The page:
[m-dev.] Re: [mercury-users] Mutual Exclusivity & Exhaustiveness

Lars Yencken lljy at students.cs.mu.oz.au
Fri Jan 4 15:34:42 AEDT 2002

```> I don't think mutual exclusion is necessarily the right concept to
> use here anyway.  The property that we need for determinism analysis
> is that the disjunction has at most one distinct solution; mutual
> exclusion of the disjuncts is a sufficient but not necessary condition.
>
> For example, if you have
>
> 	foo(yes, 1).
>
> 	bar(yes, 1).
> 	bar(no, 2).
>
> 	:- pred p(X::in, Y::out) is det.
> 	p(X, Y) :- foo(X, Y) ; bar(X, Y).
>
> then for any given X the disjunction `foo(X, Y) ; bar(X, Y)' has
> at most one solution Y, even though the disjuncts are not mutually
> exclusive (for X = yes, both disjuncts will succeed, but they'll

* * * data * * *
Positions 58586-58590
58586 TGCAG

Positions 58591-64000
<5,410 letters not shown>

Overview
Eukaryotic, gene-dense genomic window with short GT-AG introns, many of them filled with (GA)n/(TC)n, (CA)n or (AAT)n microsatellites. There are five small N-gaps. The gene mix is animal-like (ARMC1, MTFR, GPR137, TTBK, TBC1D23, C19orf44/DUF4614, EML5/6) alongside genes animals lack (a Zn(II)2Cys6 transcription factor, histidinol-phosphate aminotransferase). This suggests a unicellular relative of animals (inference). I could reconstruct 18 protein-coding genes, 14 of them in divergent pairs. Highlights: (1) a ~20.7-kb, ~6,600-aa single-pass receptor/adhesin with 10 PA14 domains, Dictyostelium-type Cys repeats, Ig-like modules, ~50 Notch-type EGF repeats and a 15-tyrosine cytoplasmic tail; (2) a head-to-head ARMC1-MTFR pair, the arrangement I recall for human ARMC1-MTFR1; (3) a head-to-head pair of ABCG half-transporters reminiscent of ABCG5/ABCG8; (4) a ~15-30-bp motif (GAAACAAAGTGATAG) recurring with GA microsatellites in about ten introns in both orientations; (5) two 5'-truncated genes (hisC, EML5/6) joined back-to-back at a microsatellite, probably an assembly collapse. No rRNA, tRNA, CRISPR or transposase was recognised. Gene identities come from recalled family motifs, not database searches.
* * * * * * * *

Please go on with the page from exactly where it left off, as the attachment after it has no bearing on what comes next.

> return the same answer Y = 1).  So it would be nice if the compiler were
> to allow code which relies on this, such as p/2 here.
>
> Hence, rather than `promise_exclusive' and `promise_exhaustive' declarations,
> I think it would be better to have either `promise_determinism' declarations,
> as Simon suggested, or `promise_at_most_one_solution',
> `promise_at_least_one_solution', and `promise_exactly_one_solution'
> declarations.  These both solve the code duplication problem for things
> that are both exhaustive and exclusive.

There are also big advantages to being able to declare mutual exclusivity
though. For example, if I could declare

:- all [X, Y] promise_exactly_one_solution (
X < Y
; X = Y
; X > Y
).

then a switch on just two of these would be considered nondet by the compiler
instead of semidet, unless all 3 pairs of ordered signs were also declared
using promise_at_most_one_solution.

If we don't use exclusivity declarations, then every time we do a partial
switch instead of a full one our promised solutions are useless to us.

Lars
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